Volunteers have helped The National Archives piece together the paper records of nearly 140,000 officers who served in the First World War
Following three years' of work, the data of nearly 140,000 surviving paper records of officers who served in the First World War, have been listed by the National Archives.
The extensive cataloguing project now makes it even easier for people to uncover the stories of relatives who served in the War and research the stories of some of the famous names caught up in it.
The archive includes the details of Lieutenant Maurice Dease, one of the first British officer casualties of the war and the first posthumous recipient of the Victoria Cross, awarded for his actions at the Battle of Mons on August 23 1914. The release of his details mark the 100th anniversary of the Battle.
Also within the archives are records for famous writers, poets, actors and future political leaders or their family relations.
Joseph Conrad’s son, Alfred Borys Conrad, was under 21 when enlisting and had to have his application signed by his father. He was twice buried by shells blowing him up during the war which affected his mental health.
Surprisingly, there is also an Officer’s record for Tsar Nicholas II, Emperor of Russia, who was made an honorary British Field Marshall; it contains an order for a regulation baton engraved with his name.
The file for Lt John Kipling, the son of Rudyard Kipling, shows that he was missing presumed dead after being killed in the field on September 27 1915. The file contains several signed letters from Rudyard Kipling enquiring anxiously about his son.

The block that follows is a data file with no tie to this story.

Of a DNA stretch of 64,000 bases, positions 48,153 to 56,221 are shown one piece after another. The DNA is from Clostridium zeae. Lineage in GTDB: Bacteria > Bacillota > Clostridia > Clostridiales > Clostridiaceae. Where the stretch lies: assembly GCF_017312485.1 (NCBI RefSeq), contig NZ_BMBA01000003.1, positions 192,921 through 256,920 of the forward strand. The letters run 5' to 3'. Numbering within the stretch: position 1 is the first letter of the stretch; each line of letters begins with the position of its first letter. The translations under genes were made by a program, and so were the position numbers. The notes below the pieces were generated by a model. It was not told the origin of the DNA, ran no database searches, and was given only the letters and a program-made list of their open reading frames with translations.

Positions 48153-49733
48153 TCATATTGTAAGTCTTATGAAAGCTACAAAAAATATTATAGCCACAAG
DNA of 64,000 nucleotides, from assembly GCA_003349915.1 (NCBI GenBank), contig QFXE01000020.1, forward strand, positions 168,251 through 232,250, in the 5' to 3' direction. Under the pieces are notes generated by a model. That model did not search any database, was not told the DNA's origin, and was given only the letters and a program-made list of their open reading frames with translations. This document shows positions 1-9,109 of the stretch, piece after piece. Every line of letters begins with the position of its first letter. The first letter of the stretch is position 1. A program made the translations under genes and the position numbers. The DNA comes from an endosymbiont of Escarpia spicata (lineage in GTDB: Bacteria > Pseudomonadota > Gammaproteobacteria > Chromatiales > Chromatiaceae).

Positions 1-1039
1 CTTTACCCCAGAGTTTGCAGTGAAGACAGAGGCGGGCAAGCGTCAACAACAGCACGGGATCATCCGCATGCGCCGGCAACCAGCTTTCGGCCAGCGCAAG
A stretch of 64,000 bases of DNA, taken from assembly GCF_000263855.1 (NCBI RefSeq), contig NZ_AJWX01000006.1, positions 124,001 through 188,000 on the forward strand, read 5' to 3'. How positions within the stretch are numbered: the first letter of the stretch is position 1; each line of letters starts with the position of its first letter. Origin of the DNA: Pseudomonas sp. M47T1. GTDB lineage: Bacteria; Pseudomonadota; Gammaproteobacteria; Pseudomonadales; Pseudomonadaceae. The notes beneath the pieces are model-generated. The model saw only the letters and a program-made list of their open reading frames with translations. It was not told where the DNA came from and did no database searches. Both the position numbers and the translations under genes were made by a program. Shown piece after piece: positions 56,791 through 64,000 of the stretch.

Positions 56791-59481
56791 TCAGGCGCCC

Other famous names include Oscar Wilde, whose eldest son Cyril is listed as killed in action May 9 1915. His personal effects were sent to his brother as his next of kin. And Clement Atlee, the future Labour Prime Minister, whose records reveal service in the ranks in Gallipoli and Mesopotamia where he suffered severe wounds caused by a ‘shrapnel bullet’ through the left thigh, with fragments entering his right buttock and groin area.
Thirty five volunteers working with staff at The National Archives spent around 6,000 hours painstakingly entering the data, checking names, regiments and numbers for each of the 139,912 documents.
Service records for the First World War are notoriously difficult to complete as military service records were kept by the War Office separately from correspondence files. More than half of the service records were destroyed in September 1940, when a German bombing raid struck the War Office repository.
However, an estimated 2.8 million survived the bombing or were reconstructed from the records of the Ministry of Pensions. This means that there is a roughly 40% chance of finding the complete service record of a soldier who was discharged at some time between 1914 and 1920.
One of the volunteers, Mike Dodd, described being able to take part in viewing, sorting and recording information from some of the records of Officers who served during this period, as “a great experience and a privilege”.
“Reading the original accounts of the war, it’s no wonder so many of those who came back wouldn't talk about their experiences at all."
David Langrish, Records Specialist at The National Archives described how, with “over 200km of paper records and an estimated 6 million on the First World War alone… we rely on the kind and generous support of volunteers who help us to make history accessible for everyone.”
Click below to launch a gallery of images
a photo of a bandage
a photo of a handwritten invoice on headed paper
a photo of a from with details of John Kipling, an officer in the Irish Guards, with details of his father Rudyard Kipling
a type written letter signed by Rudyard Kipling
a sepia photogrpah of a man on a motorbike
a photograph of an X-Ray
See the National Archives online guide to searching the record of British Officers online at www.nationalarchives.gov.uk/records/looking-for-person/officerbritisharmyafter1913.htm
See the National Archives digital platform, First World War 100, which has been created to guide people through its vast collection of historic records, letters, wills, maps, photographs, illustrations and artworks.
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